Updated: August 31, 2017 12:02:24 am
In 18 days, a 30-year-old regime crumbled under the weight of its people’s protest. The January 25 Egyptian Revolution would turn the world’s eyes on Cairo’s Tahrir Square, where protestors of President Hosni Mubarak called for ‘bread, freedom, and social justice’. Egyptian photographer Laura El-Tantawy, 37, captured the exhilaration, the irony, the theatre, and the confusion of people on those restless days. Her photographs have now come to India to mark India’s 70th year of Independence and are on display in her exhibition “In the Shadow of the Pyramid”. The show has been organised by Art Heritage, Delhi, and El-Tantawy has co-curated the show with Rahaab Allana, presenting the Revolution’s jagged experience through wall murals, audio-visual clips and her photographs that are political and poetic all at once. In them are portraits of people, of crowds, faces of hope, of faith, of pride; there are ghost figures standing in the street light watching the protest; of blood, toil, tears and sweat. Divided into three parts — ‘Time of Mubarak’, ‘Tahrir Square’, ‘Post Mubarak’ — it shows El-Tantawy’s journey, from her childhood to days of despair, finding dreams to feeling the fire of hate and loss. Excerpts:
You were born in England, and lived in Saudi Arabia, Egypt and America. How have these experiences nourished your work?
I started my career as a photojournalist. I invest emotionally in my work, and also take a lot of emotion from whom I photograph. There are places that I understand better than others and that understanding gives me access to photograph. I had lived outside Egypt for nearly two decades, but being an outsider, and coming back and seeing things from a different perspective, gave me the excuse to go into a space that I didn’t understand.
Your photos are largely political.
In Egypt, there is no separation between the political and the normal. I knew I was documenting something historical, not necessarily political. Of course, politics is in the background. I turned my camera on people to capture the atmosphere, and my own confusion, and my sense of fear. Those days were like a roller-coaster ride — there was sadness, slogans, people fighting, and singing. I saw a sense of unity that I had never seen before. In Egypt people really struggle to survive. With the Revolution, suddenly there was no difference. People from all social spectrums — politicians, engineers, lawyers, farmers, school teachers, bankers — were all standing together. I realised I could come back to this, that a collective spirit can change things.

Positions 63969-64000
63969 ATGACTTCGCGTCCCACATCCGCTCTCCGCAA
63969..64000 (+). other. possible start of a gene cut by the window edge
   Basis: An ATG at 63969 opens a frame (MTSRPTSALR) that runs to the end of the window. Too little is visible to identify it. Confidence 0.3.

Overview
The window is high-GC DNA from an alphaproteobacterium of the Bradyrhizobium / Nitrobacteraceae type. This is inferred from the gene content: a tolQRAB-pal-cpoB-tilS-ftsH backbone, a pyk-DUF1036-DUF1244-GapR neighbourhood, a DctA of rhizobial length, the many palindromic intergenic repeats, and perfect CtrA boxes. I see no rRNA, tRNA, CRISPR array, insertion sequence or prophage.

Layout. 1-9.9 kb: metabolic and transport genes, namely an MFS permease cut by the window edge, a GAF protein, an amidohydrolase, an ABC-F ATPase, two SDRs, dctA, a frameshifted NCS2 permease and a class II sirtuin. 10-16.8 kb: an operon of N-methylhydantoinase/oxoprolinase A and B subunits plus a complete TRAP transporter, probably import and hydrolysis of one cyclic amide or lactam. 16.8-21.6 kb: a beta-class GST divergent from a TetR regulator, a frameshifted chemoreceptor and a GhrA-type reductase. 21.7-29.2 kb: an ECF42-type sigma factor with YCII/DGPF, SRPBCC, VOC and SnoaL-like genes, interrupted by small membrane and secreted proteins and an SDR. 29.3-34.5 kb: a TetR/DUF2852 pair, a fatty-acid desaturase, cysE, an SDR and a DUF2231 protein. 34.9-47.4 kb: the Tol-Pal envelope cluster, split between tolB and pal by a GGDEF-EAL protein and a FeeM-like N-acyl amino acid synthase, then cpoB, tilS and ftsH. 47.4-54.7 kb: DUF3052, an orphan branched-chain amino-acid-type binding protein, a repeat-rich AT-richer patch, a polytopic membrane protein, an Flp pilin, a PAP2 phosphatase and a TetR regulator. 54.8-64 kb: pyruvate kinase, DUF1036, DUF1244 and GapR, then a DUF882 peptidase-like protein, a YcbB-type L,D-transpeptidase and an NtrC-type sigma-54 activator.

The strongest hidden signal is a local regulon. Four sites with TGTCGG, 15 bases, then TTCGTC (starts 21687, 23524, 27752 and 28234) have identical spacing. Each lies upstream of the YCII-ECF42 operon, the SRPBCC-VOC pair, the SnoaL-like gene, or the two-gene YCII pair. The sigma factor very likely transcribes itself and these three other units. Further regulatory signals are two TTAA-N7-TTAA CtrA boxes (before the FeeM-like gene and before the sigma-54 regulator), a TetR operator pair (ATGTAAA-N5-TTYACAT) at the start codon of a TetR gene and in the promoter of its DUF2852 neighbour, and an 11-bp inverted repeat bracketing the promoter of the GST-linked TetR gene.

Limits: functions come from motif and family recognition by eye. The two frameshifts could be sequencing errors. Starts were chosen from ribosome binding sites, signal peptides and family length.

But when you came back, Egypt was never the same.
I think before that there was staleness, not just politically, but socially. People were in the well of despair. But after January 25, they had the confidence. Tahrir Square felt like a really big home and a really big family, and in each room something different was happening. It was the idea of an Egypt that had the potential to exist. I met a young man from the village who told his family he might never see them again. He would wait in Tahrir Square till Mubarak left. Then there was a couple with their two small children who came because the father wanted to show them how people can bring about change. For people outside Egypt, the Revolution may seem like a failure, because now, it feels like nothing much has changed. Our activists are in prison and Mubarak is out. But I feel the Revolution is a work in progress.
Your photos are full of colour, in fiery orange and passionate reds. Is it a conscious choice?
When I think of Egypt, it’s red, because red is fire, there is a sense of urgency, it’s home. It pulls you despite all the conflict, and for me that is a natural way of seeing Egypt. And revolution is red, it’s red in every way, it’s red when it’s good and it’s red when it’s bad. I see life in colour.
The street seems to be the protagonist in your photographs.
I’ve always identified myself as a street photographer. I enjoy the symphony you find on the streets, the chaos. In my life I want to control everything. But photography helps me to be patient. I can’t control time or people, and I have to wait. I’m normally not good at waiting.
Tell us about your project in India.
I began shooting the epidemic of farmer suicides in Maharashtra in 2008. I’ve made several trips after that. And now I’m taking the project to other countries, not looking at suicides but the disparity between man and land. I began in Egypt because my own grandfather was a farmer, and working as a farmer eventually killed him. When Gamal Abdel Nasser was President, farmers had to give away half their land. It wasn’t viable for my grandfather, and he couldn’t survive financially, so there is always a connection to the work I do. But I have a second job as a TV producer, that’s how I fund these personal projects.
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